Once I got yelled at by a couple of teenage boys out in the parent’s car. I don’t recall what he said, but it wasn’t complimentary. When I caught up to them at the next traffic signal, I pulled along side. To say that the kid was surprised to see me is an understatement. The color drained completely out of his face. In a normal tone of voice I said, “I know where your live.” He turned bright red and began hyperventilating, “No you don’t. No you don’t. I just moved!” We stared at each other for a couple of seconds, the light changed and the kid driving accelerated with alacrity. End of encounter.
Peter Wimberg says
I’ve used the ‘are you willing to take the chance that I may be an off duty cop’ comment a few times. I’m late 50’s, under 10% body fat, crew cut. I’m not a cop but it’ll get people thinking. Fortunately these issues are few and far between. I ride solo a lot so I’m easy to get around and I tend to not ride much in the city anymore. Country’ roads are just nicer. Fewer cars. Fewer chances to have encounters with them. And people in the farmland just seem to be more mellow.
Like you said, country roads, riding solo and people who live on farms add to the enjoyment of cycling. Same goes for riding a mountain bike on remote dirt trails that are too far from parking areas to be crowded with people. I will be celebrating my 80th birthday in April and bicycling for many years is one of the pleasant things that has kept me active.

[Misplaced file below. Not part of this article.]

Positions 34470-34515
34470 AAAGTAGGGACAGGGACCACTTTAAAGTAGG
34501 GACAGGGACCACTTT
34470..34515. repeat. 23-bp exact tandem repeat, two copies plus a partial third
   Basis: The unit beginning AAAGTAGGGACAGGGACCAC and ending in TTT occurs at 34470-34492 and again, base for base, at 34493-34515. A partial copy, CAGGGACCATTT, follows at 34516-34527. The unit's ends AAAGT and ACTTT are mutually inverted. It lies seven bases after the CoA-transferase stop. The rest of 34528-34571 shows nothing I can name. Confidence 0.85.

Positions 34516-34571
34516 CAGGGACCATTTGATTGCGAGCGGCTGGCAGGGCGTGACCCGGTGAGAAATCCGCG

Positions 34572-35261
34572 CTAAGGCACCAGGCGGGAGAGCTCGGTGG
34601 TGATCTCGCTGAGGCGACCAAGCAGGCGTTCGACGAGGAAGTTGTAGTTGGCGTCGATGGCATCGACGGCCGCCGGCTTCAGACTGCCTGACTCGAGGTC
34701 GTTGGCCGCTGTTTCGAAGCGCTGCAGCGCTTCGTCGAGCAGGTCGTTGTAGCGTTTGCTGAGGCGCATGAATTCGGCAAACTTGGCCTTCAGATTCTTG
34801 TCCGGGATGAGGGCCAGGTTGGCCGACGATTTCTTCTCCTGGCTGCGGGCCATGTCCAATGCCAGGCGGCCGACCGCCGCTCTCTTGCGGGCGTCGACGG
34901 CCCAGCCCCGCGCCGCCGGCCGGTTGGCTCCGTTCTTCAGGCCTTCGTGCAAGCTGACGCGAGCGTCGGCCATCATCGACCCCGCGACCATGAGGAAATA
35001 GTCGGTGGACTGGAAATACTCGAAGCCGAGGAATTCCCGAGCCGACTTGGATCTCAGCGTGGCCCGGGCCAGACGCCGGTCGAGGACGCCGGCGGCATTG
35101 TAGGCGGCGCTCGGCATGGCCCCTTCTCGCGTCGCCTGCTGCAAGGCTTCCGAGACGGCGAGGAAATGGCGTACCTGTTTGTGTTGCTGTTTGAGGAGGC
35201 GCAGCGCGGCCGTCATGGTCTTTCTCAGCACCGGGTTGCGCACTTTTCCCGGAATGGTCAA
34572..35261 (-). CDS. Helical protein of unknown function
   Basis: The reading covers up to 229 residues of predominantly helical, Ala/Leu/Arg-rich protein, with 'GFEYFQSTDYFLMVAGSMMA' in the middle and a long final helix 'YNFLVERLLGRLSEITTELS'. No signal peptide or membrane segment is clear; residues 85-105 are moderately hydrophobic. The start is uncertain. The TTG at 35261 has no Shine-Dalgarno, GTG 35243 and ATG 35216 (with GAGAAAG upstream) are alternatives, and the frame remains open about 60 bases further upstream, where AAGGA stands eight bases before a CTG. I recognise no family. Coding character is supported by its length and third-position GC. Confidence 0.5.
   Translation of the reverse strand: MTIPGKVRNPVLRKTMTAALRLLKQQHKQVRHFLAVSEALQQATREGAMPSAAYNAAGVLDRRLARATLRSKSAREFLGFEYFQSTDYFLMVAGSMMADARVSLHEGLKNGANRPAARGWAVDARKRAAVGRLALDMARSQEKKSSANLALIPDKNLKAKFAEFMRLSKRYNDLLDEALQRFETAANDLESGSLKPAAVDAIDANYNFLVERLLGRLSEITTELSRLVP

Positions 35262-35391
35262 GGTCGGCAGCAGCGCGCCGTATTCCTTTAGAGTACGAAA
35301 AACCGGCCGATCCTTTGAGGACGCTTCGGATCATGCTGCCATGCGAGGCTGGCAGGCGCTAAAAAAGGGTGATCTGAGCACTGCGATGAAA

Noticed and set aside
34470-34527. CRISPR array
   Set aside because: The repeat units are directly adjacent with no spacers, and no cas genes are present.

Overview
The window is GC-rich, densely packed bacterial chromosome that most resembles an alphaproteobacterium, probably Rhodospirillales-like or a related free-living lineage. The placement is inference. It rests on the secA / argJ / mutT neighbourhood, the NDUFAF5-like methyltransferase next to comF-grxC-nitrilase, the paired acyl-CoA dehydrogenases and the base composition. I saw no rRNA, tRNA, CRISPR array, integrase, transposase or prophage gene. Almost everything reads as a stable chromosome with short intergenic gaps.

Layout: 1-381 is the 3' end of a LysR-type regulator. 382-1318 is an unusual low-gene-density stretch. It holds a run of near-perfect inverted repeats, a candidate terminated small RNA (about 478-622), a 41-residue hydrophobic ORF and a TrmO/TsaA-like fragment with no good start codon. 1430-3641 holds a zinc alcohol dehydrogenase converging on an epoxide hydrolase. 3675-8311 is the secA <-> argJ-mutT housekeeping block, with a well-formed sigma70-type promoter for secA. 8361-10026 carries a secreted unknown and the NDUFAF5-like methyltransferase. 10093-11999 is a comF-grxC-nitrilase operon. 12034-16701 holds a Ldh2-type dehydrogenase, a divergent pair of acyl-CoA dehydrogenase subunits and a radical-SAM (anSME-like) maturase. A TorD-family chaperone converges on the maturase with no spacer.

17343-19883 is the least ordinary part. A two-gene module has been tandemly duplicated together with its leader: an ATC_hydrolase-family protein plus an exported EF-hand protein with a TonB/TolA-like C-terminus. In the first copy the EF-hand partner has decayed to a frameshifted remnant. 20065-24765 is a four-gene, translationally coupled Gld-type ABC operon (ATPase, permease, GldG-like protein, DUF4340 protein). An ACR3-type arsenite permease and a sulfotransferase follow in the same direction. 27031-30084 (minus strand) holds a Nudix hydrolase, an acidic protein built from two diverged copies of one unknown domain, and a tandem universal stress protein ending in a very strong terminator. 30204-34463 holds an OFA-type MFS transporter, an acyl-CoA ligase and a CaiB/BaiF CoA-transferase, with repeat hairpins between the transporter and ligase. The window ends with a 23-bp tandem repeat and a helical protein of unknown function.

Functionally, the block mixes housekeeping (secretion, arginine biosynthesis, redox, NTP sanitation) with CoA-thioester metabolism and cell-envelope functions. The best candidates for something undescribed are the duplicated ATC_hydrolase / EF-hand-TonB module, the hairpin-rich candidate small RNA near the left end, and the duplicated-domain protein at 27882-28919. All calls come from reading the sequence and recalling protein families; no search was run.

Peter Wimberg says
Good or you!!!
I totally agree with Stan. I’ve been riding A LOT for 50 years, and I have only been yelled at by males. I’m a female age 70. And I agree with Stan’s thinking on why these guys feel compelled to yell at a cyclist who’s just out enjoying time on the bike. I believe it is shows a need to puff up their masculinity, to say they have the power (in their car speeding past). I’ve also had items thrown at me, again by males. It’s pathetic.
Ollie Jones says
It’s hurled the beer cans that entertain me.
Empty ones are pretty harmless.
And, the full ones are like shouted insults. I believe it’s just as difficult to aim a projectile out the window of a vehicle as it is to aim an insult. And one beer can lying at the side of the road fizzing through a puncture is 12 ounces less beer for the hurler to drink.
Peter Wimberg says
I once had a car come by and the passenger threw the contents of a full but stale coffee mug (they kept the mug) and hit me squarely in the face with the liquid. Totally disgusting. I spent the next hour thinking of what I would do if I happen to catch them at a store, gas station, traffic light, etc. Some of those Game of Thrones scenes come to mind.
I was riding solo on the shoulder of a county road on the way home from work when a car with three teenaged boys passed me. As they were passing they were laughing as they threw a glass soda bottle directly at my head. It was a slow-motion experience as the bottle shattered on the ground to my right. All I could think was, “I could be your mother. Would you do that to your mother”. It was an extremely upsetting experience, mainly because I like to think that humanity is good.